Which isn’t to say that he has abandoned print. In November, Knopf will publish “Life Upon These Shores: Looking at African-American History, 1513-2008.” Accessibly written and lavishly illustrated, it’s aimed at readers who may have shied away from his earlier, encyclopedic compendiums. It is also quirkier. Alongside requisite sections on the Emancipation Proclamation and the civil rights movement, it includes entries on the television show “Soul Train” and Supreme Court Justice Clarence Thomas.

    Gates’s slant on African-American history has been influenced by the research he did for his most recent book and television series, “Black in Latin America.” In a move sure to raise eyebrows, he opens this latest volume with Juan Garrido, a free black conquistador who accompanied Ponce de León on his 1513 expedition to Florida. The year 1619 is when most historians date the presence of African slaves in the colonies, so why does Gates start 106 years earlier, and with an “oppressor” rather than with the oppressed?

    “The thing about black history is that the truth is so much more complex than anything you could make up,” he says. “One principle I’ve been fighting for that doesn’t endear me to a lot of people is that black people can be just as complicated and screwed up as white people. Our motives can be just as base and violent. Suffering does not necessarily ennoble you.”

    Gates’s belief in the complexity of American culture has only been reinforced by the genetic research that has informed his recent books and television programs. In them, Gates explores the lineage of Americans like Chris Rock, Meryl Streep, Yo-Yo Ma and Tina Turner. Using genealogical and historical resources, he traces their family stories as far back as he can. When the paper trail runs out, he resorts to DNA tests.

  6. rikyrah says:

    An ’80s Scandal Comes to a Quiet End
    Published: October 14, 2011

    SID R. BASS, the billionaire investor, certainly did not give the impression of an unhappy husband on the night of Sept. 26, when he attended the black-tie opening of “Anna Bolena” at the Metropolitan Opera. Whenever a photographer took a picture of his wife of nearly 23 years, Mercedes T. Bass, the philanthropist and fashion plate whose name appears on the Met’s Grand Tier, Mr. Bass was there by her side, his white pocket square complementing her Oscar de la Renta dress.

    Though it was not entirely obvious that night, there was a message in their harmonious appearance together, even as Mr. and Mrs. Bass were finalizing the details of their impending divorce, which had been rumored for months and would be announced the following week. In a joint statement to The Fort Worth Star-Telegram on Oct. 6, the couple said they had “mutually agreed to end their marriage” and that they “continue to love each other and remain good friends.” It was all very amicable, you know.

    “They were putting out there to the public that it is O.K.,” said David Patrick Columbia, who reported the possibility of a Bass split in December on New York Social Diary, the online chronicler of gilded soirées, “and that they are O.K.”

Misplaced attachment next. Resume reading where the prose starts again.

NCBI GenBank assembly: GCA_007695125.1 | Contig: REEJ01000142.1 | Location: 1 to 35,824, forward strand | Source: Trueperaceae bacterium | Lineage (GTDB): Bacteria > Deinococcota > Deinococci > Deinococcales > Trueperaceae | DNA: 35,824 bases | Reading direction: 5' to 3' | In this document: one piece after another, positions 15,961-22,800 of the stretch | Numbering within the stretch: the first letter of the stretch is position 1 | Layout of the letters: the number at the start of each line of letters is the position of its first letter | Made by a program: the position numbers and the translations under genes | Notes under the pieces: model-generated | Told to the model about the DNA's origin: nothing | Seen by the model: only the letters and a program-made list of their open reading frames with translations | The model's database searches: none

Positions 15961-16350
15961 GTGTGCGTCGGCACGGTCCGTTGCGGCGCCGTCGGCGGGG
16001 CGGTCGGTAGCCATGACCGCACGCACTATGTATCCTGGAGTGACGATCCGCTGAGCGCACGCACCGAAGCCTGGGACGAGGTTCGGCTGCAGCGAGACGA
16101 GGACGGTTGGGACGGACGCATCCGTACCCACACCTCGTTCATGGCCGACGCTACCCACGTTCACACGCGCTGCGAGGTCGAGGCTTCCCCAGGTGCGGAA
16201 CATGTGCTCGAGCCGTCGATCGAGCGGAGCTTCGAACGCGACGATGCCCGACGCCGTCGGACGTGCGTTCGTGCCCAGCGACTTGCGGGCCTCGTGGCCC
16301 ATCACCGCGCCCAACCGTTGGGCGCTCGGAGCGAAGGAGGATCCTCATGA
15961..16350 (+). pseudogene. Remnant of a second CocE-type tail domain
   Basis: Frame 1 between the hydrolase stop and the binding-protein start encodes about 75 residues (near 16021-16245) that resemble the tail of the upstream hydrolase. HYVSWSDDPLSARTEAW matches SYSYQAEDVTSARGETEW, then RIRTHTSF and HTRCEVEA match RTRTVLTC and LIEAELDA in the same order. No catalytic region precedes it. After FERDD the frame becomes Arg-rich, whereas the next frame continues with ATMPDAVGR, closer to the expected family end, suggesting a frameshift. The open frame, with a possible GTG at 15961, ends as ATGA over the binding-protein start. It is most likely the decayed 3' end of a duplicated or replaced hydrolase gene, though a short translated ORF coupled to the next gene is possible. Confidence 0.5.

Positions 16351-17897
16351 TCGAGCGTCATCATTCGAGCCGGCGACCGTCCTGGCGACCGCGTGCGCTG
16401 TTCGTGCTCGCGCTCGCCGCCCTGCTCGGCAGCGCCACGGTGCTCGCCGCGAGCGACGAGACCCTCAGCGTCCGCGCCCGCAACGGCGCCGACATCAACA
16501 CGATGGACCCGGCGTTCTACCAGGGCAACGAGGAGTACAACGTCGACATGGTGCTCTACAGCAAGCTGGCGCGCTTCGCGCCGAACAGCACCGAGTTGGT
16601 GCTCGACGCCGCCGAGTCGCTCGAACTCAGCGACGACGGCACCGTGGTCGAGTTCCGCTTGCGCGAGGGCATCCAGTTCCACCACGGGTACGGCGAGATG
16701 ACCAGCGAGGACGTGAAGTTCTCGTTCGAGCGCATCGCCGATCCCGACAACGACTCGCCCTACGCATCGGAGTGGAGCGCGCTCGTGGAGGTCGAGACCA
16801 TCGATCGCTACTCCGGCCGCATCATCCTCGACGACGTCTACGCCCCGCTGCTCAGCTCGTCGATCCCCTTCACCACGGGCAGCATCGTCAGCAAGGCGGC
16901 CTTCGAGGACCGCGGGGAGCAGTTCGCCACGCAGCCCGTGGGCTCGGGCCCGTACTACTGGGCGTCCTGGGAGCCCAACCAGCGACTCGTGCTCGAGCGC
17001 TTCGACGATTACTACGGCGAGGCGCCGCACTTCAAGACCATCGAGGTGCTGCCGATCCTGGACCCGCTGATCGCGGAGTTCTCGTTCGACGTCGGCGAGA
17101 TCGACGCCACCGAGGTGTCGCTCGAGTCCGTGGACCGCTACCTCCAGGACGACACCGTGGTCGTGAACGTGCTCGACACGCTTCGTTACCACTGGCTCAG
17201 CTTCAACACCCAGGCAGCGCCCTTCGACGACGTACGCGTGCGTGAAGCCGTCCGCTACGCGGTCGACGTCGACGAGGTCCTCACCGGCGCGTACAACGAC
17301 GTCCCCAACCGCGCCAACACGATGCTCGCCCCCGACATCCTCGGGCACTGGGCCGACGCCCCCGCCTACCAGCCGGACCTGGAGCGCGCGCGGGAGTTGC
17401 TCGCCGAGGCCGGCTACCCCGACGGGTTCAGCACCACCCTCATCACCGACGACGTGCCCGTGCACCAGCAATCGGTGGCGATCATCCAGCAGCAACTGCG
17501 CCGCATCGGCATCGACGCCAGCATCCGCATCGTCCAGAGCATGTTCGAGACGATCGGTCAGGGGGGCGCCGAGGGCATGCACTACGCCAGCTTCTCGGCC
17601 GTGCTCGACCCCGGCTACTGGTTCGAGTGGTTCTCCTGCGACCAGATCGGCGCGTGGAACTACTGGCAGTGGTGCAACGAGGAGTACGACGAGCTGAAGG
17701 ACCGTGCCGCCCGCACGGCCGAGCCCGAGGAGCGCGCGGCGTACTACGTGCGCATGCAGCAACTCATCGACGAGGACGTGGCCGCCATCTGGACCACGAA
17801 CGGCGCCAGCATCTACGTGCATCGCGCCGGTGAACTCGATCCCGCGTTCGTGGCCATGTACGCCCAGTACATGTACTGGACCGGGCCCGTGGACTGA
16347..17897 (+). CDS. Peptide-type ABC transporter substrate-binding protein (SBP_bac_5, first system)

Peculiar as the grounds for divorce may sound, the story is that Mr. Bass, 69 and a resident of Fort Worth, had taken up painting and had tired of the social circuit, the longtime domain of Mrs. Bass, 67, who is the vice chairwoman of the Metropolitan Opera and one of its biggest financial supporters. Mr. Bass, it is said by friends of the couple, never really liked opera.

    Nevertheless, while their divorce may have been the talk this week of wealthy enclaves and the cultural institutions they support, it was nothing like the huge scandal their union created in 1986, causing a riff in New York society, when Sid and Mercedes, both married to other socially prominent people at the time, were discovered staying together at the Hôtel Plaza Athénée in Paris.

    “Mercedes Hooks Her Bass” was the headline on the old broadsheet version of W after they left their respective spouses. Mr. Bass’s divorce from Anne Hendricks Bass, under the common-property laws of Texas, involved an enormous settlement that included the transfer of what amounted at the time to 1 percent of the stock of the Walt Disney Company to his ex.

    “Mercedes was always charming and vivacious,” said Liz Smith, the gossip columnist, “but marrying a man who paid $200 million to be free, it was pretty heady stuff at the time.”

    That news was broken by Aileen Mehle, the gossip columnist better known as Suzy, as she satisfyingly recalled this week. At the time, it was a big shock, she said. “People have been talking about them since they found out there was a Sid Bass,” she said, speaking very much like her columns once read in Women’s Wear Daily. But was she surprised to hear they were now getting a divorce?

    “Not at all,” said Ms. Mehle, now retired. “He wanted to live his way, and his way and her way do not always jibe. Mercedes was in love with the opera. Sid was out of love with the opera. I always sat next to them in the box, and Sid would sit in the back seat. He was not interested at all.”